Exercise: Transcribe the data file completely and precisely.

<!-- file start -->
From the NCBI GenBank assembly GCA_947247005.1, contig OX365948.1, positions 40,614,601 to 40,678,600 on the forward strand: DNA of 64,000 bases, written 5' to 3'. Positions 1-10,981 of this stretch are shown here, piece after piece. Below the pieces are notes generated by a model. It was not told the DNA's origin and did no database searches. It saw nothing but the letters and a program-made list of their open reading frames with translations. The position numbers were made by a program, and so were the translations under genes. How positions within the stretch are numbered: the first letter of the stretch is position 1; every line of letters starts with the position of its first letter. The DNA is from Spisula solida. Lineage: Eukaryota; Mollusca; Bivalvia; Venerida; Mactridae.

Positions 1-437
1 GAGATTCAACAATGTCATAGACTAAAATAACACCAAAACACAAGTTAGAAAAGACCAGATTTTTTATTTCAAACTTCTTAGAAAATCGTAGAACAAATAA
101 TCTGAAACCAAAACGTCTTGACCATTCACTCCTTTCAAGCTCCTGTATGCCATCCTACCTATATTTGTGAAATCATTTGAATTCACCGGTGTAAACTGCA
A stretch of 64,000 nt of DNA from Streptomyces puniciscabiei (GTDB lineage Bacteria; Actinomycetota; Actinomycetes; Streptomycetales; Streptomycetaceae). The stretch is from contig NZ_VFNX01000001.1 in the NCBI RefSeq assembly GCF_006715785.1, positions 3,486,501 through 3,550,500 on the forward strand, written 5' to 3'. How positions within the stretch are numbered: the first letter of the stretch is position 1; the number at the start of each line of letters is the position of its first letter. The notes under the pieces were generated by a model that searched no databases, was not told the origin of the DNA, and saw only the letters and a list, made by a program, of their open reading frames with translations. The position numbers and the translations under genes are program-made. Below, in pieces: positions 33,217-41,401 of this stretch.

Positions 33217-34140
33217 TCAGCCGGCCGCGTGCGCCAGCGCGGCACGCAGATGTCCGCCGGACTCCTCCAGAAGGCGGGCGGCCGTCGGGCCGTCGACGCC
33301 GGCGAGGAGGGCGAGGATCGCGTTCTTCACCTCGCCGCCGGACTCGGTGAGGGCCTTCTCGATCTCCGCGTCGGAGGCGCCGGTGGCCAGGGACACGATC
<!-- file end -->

From the NCBI GenBank assembly GCA_947247005.1, contig OX365948.1, positions 40,614,601 to 40,678,600 on the forward strand: DNA of 64,000 bases, written 5' to 3'. Positions 1-10,981 of this stretch are shown here, piece after piece. Below the pieces are notes generated by a model. It was not told the DNA's origin and did no database searches. It saw nothing but the letters and a program-made list of their open reading frames with translations. The position numbers were made by a program, and so were the translations under genes. How positions within the stretch are numbered: the first letter of the stretch is position 1; every line of letters starts with the position of its first letter. The DNA is from Spisula solida. Lineage: Eukaryota; Mollusca; Bivalvia; Venerida; Mactridae.

Positions 1-437
1 GAGATTCAACAATGTCATAGACTAAAATAACACCAAAACACAAGTTAGAAAAGACCAGATTTTTTATTTCAAACTTCTTAGAAAATCGTAGAACAAATAA
101 TCTGAAACCAAAACGTCTTGACCATTCACTCCTTTCAAGCTCCTGTATGCCATCCTACCTATATTTGTGAAATCATTTGAATTCACCGGTGTAAACTGCA
A stretch of 64,000 nt of DNA from Streptomyces puniciscabiei (GTDB lineage Bacteria; Actinomycetota; Actinomycetes; Streptomycetales; Streptomycetaceae). The stretch is from contig NZ_VFNX01000001.1 in the NCBI RefSeq assembly GCF_006715785.1, positions 3,486,501 through 3,550,500 on the forward strand, written 5' to 3'. How positions within the stretch are numbered: the first letter of the stretch is position 1; the number at the start of each line of letters is the position of its first letter. The notes under the pieces were generated by a model that searched no databases, was not told the origin of the DNA, and saw only the letters and a list, made by a program, of their open reading frames with translations. The position numbers and the translations under genes are program-made. Below, in pieces: positions 33,217-41,401 of this stretch.

Positions 33217-34140
33217 TCAGCCGGCCGCGTGCGCCAGCGCGGCACGCAGATGTCCGCCGGACTCCTCCAGAAGGCGGGCGGCCGTCGGGCCGTCGACGCC
33301 GGCGAGGAGGGCGAGGATCGCGTTCTTCACCTCGCCGCCGGACTCGGTGAGGGCCTTCTCGATCTCCGCGTCGGAGGCGCCGGTGGCCAGGGACACGATC